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Feline Hyperthesia Syndrome

post #1 of 5
Thread Starter 
Found this site by accident and happened to read about symptoms that describe my kitty's problem. We rescued Rufus (son's idea of a name) last August from the streets and he is the best cat I have ever had. When he started loudly crying every morning around 5:30 I thought it was because he was lonely. Once we got up and walked him to his food dish he was fine. Recently the kids discovered it was so cute to watch him attack the tip of his tail every morning. He has never liked being pet down his back but I didn't think anything of it until I noticed his back would ripple as we pet or brushed him. I think it is amazing that I found this site and am hoping to get some advice. He is healthy and seems happy. He loves to follow me around the house and "talks" to me all the time. After losing a cat 15 years ago I am finally able to have affection for another one but am afraid of losing him also. He is a strictly indoor car and we feed him Purina Cat Chow Indoor Formula. Any suggestions for my Rufus?
post #2 of 5
Well, one suggestion you'll hear again is to change to a higher quality food. Aside from that, what other symptoms does your cat have? Tail chasing and back rippling aren't totally un-catlike behaviors all by themselves. My cat chases her tail, and if you catch her just right her back ripples a little when you pet her, as does my sister's cat. She also loves having that spot above her tail scratched and makes a weird face whe you do it too. But she doesn't have this problem.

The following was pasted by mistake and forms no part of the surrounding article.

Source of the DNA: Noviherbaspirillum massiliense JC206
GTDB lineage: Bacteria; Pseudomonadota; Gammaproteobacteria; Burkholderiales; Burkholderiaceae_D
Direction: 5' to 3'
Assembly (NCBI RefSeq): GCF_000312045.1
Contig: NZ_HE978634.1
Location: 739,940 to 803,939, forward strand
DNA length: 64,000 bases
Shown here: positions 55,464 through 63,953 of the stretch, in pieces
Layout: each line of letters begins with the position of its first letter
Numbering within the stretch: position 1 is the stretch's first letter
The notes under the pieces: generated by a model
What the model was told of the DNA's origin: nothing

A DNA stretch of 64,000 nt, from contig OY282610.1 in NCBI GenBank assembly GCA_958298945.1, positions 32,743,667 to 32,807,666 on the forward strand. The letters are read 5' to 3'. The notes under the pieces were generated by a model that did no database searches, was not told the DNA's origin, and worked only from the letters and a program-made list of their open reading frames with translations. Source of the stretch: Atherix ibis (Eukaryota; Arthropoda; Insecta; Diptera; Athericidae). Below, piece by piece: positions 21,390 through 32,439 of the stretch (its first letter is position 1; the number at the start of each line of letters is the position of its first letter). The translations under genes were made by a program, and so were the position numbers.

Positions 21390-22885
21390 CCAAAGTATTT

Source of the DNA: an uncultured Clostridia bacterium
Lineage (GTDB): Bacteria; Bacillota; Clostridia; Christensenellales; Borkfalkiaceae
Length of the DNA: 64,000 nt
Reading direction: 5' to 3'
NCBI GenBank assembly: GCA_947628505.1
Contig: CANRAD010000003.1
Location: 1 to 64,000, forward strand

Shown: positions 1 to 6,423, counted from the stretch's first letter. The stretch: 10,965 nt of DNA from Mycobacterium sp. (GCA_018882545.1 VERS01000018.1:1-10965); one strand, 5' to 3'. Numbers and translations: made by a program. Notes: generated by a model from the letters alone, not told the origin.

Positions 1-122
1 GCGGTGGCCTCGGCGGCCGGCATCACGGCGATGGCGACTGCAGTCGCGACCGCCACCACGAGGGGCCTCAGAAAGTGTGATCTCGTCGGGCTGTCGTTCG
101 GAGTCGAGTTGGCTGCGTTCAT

Don't go having doomsday ideas about losing another cat based on what you've read on the internet... the internet can be a dangerous place sometimes in some ways. Why not take a trip to the vet to check this out? Not urgently or anything, but to sort out the symptoms you're witnessing.

And welcome aboard!
post #3 of 5
It generally has nothing to do with food. FHS has to do with the nerves and the nerve endings. It can be maintained with proper medication, but it is hard to test for and most vets know nothing about it. If you go to the health section of the website you will find an article about this affliction. You can't even really call it a illness, and it is quite possible your cat doesn't have it, or has a mild form of it.
post #4 of 5
The article you mentioned on TCS actually says : "Some believe it is caused by a feeding a low-grade cat food" which would certainly apply to Cat Chow. Even switching to a better type of Purina would be a step in the right direction, even though your cat probably doesn't have this anyway. A good food with few grains and quality meat ingredients is better for the health of the cat even if it has absolutely no medical issues.

With the syndrome described, we aren't talking about attacking the tip of the tail, we're talking the cat becomes obsessed with it to the point of actually injuring himself. I would certainly not start freaking out until you can talk to a vet. Whisper is right, not alot of vets know about it, but you could try finding a feline specialist in your area or call around to vets and ask if they know anyone who treats it.
post #5 of 5
Thread Starter 
Thank you both for the advice. I didn't realize the different qualities of cat food until I recently started researching what ingredients were in them. I just ordered him some NutriPet and I will see how that does. He is due for his yearly check-up soon and I will mention his symptoms to the vet but I won't panic any longer. I had never heard of a cat's back rippling before and thought it was odd but since many other cats do it I will try not to worry.
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